This is what blowback looks like:
In Sydney, a protest against a provocative film ends in scenes of violent clashes between some protesters and the police.
In Canberra, a young woman in a headscarf is confronted by a random stranger who offers to “punch her for the police”.
My smart, quick-witted friend has been taking martial arts classes, so I’m pretty sure that this bigot would have bitten off more than he could chew, had he actually tried to land a punch on her. Luckily for him, my friend told him that she’d prefer to be beaten up by the police rather than by him, and offered to call them on his behalf. He was left confused, but he can console himself that at least he didn’t feel the force of my friend’s Anaconda Choke.
Stories like these generate a range of contradictory responses even within the same individual, never mind an entire community. My most immediate response was pure, undiluted outrage. What the hell makes anyone think that they can treat my friend and other women like her in such a manner? To assume a licence to stand in judgement on a total stranger, and deliver the verdict in such a repulsive manner? Who does he think he is? Are we really supposed to respond to such abuse by showing how friendly and likable and ordinary we can be?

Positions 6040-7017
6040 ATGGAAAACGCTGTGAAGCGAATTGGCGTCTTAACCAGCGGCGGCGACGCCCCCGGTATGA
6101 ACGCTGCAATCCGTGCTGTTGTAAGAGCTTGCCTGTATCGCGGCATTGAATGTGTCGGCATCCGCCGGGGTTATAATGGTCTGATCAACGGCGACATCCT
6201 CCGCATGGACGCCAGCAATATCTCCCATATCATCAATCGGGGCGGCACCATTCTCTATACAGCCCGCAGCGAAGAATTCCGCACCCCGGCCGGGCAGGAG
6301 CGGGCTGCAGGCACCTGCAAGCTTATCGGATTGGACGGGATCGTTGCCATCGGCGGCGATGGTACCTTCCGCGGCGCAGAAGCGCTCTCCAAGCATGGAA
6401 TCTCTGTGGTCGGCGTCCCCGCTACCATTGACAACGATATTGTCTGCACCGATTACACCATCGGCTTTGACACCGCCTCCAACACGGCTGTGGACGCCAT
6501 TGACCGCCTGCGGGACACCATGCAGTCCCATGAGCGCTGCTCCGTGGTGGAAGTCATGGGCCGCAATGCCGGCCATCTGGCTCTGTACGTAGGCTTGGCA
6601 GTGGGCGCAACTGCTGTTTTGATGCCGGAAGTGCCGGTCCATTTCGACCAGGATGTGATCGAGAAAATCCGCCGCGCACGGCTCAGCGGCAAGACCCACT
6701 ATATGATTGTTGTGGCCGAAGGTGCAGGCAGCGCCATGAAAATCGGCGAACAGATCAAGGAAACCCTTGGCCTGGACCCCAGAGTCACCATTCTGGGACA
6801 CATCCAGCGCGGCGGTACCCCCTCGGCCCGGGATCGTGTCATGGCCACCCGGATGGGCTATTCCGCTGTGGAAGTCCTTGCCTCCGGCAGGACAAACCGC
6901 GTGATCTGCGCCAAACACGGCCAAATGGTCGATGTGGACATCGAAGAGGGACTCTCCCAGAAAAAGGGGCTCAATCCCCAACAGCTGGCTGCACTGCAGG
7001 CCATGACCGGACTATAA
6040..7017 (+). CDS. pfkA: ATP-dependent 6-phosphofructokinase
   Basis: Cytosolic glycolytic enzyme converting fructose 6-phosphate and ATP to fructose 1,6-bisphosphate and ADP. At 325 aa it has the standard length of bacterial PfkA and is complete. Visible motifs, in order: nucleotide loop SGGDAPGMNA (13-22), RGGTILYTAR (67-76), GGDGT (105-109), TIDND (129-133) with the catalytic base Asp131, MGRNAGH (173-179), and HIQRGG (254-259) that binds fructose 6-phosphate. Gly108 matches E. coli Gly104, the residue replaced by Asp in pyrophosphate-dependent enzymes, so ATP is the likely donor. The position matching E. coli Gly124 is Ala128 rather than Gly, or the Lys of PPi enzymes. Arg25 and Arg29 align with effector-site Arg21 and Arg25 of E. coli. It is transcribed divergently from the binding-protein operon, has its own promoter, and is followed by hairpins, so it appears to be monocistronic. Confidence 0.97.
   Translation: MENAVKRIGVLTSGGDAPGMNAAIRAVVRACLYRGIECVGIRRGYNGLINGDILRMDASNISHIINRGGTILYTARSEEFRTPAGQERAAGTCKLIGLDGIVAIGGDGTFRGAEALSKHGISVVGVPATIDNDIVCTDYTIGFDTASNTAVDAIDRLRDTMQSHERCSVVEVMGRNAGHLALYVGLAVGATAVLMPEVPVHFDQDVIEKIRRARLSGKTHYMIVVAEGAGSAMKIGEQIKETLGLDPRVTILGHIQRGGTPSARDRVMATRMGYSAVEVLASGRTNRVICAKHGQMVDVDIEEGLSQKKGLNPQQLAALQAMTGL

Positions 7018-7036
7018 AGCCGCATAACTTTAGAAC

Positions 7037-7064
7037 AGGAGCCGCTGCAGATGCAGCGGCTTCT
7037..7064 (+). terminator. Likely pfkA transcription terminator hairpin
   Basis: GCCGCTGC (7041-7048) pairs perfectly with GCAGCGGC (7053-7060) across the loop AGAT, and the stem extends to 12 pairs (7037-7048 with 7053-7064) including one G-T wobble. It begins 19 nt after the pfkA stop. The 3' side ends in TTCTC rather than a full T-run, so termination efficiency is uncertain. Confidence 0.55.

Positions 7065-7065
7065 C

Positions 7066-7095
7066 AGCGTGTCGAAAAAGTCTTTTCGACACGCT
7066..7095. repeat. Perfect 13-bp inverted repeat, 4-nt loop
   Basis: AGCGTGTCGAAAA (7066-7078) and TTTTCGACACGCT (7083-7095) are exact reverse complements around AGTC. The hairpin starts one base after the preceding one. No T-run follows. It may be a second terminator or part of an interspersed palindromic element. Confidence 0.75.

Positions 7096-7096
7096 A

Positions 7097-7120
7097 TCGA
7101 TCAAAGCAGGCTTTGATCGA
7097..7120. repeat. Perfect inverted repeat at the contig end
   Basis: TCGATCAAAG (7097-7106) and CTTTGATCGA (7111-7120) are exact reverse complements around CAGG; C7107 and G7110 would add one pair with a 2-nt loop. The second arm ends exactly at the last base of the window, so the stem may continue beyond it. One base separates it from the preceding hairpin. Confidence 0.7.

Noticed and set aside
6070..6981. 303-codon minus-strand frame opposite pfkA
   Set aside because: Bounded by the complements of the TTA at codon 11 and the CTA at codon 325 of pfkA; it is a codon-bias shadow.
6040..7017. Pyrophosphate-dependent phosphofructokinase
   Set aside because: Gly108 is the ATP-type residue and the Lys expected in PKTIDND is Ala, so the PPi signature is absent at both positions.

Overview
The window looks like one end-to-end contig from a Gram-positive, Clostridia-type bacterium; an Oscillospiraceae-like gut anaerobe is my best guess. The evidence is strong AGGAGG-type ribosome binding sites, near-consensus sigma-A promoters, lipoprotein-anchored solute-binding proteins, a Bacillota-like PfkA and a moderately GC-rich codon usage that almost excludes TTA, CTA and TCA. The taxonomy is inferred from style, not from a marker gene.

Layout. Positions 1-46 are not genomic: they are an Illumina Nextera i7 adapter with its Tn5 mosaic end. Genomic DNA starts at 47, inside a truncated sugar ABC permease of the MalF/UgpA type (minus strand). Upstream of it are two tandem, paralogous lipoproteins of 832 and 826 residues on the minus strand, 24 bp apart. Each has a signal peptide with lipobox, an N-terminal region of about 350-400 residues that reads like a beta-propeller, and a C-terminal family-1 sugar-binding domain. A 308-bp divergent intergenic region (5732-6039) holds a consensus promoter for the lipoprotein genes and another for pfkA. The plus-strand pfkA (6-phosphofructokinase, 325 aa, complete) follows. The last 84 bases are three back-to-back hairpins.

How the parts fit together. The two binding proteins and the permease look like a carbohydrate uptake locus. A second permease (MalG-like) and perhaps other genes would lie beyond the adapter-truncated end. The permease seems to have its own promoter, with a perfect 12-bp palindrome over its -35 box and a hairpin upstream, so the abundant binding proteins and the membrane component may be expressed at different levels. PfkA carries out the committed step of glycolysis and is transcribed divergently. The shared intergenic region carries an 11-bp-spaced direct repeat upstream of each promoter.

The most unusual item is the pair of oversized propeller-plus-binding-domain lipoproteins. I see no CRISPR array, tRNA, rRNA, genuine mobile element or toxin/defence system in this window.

(My friend, by the way, is both friendly and likable, but not ordinary. They broke the mould when they made her. She’s extraordinary.)
keyboard shortcuts: V vote up article J next comment K previous comment